- LAWN BAR: The first floor introduces the new eatery Lawn Bar, which is expected to become the festival’s popular gathering place. Its two full-service bars—one indoors and one outdoors—will also serve small-plate appetizers and entrees, such as marlin fish tacos, battered chicken sliders, and well-dressed nachos. Designed to serve up favorite brands, signature drinks, and hot food quickly, it is the perfect place to meet up with friends at the start of the Ravinia evening. The Lawn Bar will always welcome walk-ups; no reservations taken.
- FESTIVAL SHOP: Adjacent to the Lawn Bar will be the Festival Shop, which nearly doubles the size of Ravinia’s previous gift shop. Run by the Ravinia Women’s Board, the Festival Shop will sell a wide variety of branded apparel, souvenirs, small gift items, jewelry, and picnic gear—with profits benefiting Ravinia’s REACH*TEACH*PLAY education programs.
- RAVINIA MARKET: The majority of the first floor will be occupied by an expanded Ravinia Market, where guests can create an entire meal or supplement their picnics. In addition to pre-packed sandwiches, salads, snacks, and an array of cold beverages, the Market will feature five themed hot food stations:
- PRESSED PANINIS AND SIDES: Four different fresh-pressed paninis (including a vegetarian option) made with seasonal, locally sourced ingredients are served up with a rotating selection of draft beers. The side salads—such as caramelized curry cauliflower and summer vegetable orzo pasta—are served deli style and can easily be carried out to dress up picnics or double as entrées.
- 847 BURGER: Don’t expect the typical, floppy stadium burger. Borrowing from the North Shore’s area code, 8.47 ounces of Angus beef makes this burger a gourmet meal. The signature burger is topped with cheddar, BBQ sauce, and a fried pickle, but guests can also add slow-roasted brisket. The burgers are served with garlic Parmesan fries and a rotating selection of draft beer.
- PIZZA CLASSICO: A variety of toppings—including some themed, special surprises throughout the summer—are added to the freshly rolled dough then charcoal fired for a uniquely summery taste.
- SABROSA TAQUERIA: Chicken, beef, or pork tacos are supplemented by three different loaded-guacamole sides along with draft Mexican beer.
- SMOKEHOUSE 1904: Established in 1904, it took a long time for Ravinia to become what it is today, and it takes a long time to make authentic smoked brisket, chicken, ribs, and drumsticks. Slow cooked for more than 20 hours, the selection of meats are served with creamy coleslaw, baked beans and jalapeño cornbread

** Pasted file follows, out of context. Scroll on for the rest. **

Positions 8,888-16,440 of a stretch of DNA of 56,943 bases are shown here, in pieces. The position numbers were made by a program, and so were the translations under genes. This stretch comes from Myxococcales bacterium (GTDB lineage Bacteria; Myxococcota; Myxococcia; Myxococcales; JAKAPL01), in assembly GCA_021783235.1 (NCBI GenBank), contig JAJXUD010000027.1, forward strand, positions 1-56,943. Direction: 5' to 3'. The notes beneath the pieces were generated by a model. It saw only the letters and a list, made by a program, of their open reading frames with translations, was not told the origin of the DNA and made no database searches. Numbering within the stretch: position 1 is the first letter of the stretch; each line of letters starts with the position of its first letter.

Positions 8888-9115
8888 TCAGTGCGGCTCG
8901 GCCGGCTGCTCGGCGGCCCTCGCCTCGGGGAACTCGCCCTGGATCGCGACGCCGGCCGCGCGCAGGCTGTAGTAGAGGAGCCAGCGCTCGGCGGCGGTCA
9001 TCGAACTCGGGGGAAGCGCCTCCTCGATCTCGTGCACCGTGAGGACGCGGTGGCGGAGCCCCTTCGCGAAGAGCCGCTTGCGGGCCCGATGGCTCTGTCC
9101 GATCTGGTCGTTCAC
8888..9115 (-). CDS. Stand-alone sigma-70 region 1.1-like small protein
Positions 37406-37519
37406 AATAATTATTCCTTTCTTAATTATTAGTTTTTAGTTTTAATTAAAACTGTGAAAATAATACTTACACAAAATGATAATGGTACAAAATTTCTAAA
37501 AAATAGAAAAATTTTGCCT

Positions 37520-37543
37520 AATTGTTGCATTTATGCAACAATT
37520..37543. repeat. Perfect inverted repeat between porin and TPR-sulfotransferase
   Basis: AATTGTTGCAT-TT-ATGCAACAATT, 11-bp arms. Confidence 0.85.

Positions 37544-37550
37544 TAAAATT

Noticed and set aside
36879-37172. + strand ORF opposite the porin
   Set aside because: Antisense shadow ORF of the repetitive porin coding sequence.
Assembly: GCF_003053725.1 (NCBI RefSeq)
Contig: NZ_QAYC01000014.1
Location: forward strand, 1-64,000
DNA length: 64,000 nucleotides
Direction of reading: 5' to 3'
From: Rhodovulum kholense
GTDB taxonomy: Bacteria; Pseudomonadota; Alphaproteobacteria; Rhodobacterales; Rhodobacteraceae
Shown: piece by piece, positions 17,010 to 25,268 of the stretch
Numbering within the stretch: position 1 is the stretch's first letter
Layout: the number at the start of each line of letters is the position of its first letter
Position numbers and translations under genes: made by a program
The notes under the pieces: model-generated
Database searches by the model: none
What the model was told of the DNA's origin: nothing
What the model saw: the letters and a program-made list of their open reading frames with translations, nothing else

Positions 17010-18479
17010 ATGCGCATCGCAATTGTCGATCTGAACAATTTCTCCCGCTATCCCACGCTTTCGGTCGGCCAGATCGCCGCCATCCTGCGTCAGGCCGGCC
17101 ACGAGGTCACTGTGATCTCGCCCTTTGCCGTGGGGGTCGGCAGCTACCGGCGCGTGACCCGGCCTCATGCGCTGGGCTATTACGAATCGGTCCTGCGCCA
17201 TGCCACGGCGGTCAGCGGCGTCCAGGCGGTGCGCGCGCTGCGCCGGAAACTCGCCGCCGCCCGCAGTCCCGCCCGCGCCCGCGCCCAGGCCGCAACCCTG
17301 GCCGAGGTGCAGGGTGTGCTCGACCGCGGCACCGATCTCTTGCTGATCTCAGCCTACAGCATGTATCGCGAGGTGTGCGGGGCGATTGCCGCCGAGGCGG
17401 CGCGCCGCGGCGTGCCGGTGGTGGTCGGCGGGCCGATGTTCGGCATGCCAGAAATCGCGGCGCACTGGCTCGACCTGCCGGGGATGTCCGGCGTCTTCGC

The second floor will be divided into two restaurant spaces, the current Park View and the new Tree Top and Porch. Both restaurants will offer covered outdoor seating so that guests can enjoy alfresco dining in the all-too-short summer without worrying as much about rain. Reservations are strongly recommended for both these restaurants, but walk-ups will be accepted when tables are available.
- TREE TOP: Ravinia has built out an underused banquet space into this fresh dining concept, where gourmet foods will be self-served from chef’s tables and carving stations. One price gets customers as many trips as they’d like to the various stations, which will not only be broken into courses but frequently themed to the music of the day. The chefs will focus on “micro-seasonal” presentations of fresh, locally sourced foods. Wines will be exquisitely matched to each course. Reservations can be made for the main dining room or the covered Porch.
- PARK VIEW: Ravinia’s popular restaurant, the perfect place for people-watching above Ravinia’s famous lawn, will remain largely unchanged physically, but its menu items will be freshened with micro-seasonal themes, and a new gourmet burger will be added to a lineup that already includes trout, short ribs, and various steaks. This is the place for luxuriating over a meal from appetizers, soups, and salads all the way through desserts, which include the signature Cappuccino Crunch Pie. There rejuvenation included covering the Park View’s alfresco Terrace dining space.
Ravinia will present more than 140 events in the 2018 season from June 1 though Sept. 16. For tickets and information, visit Ravinia.org.
Submitted by Ravinia Festival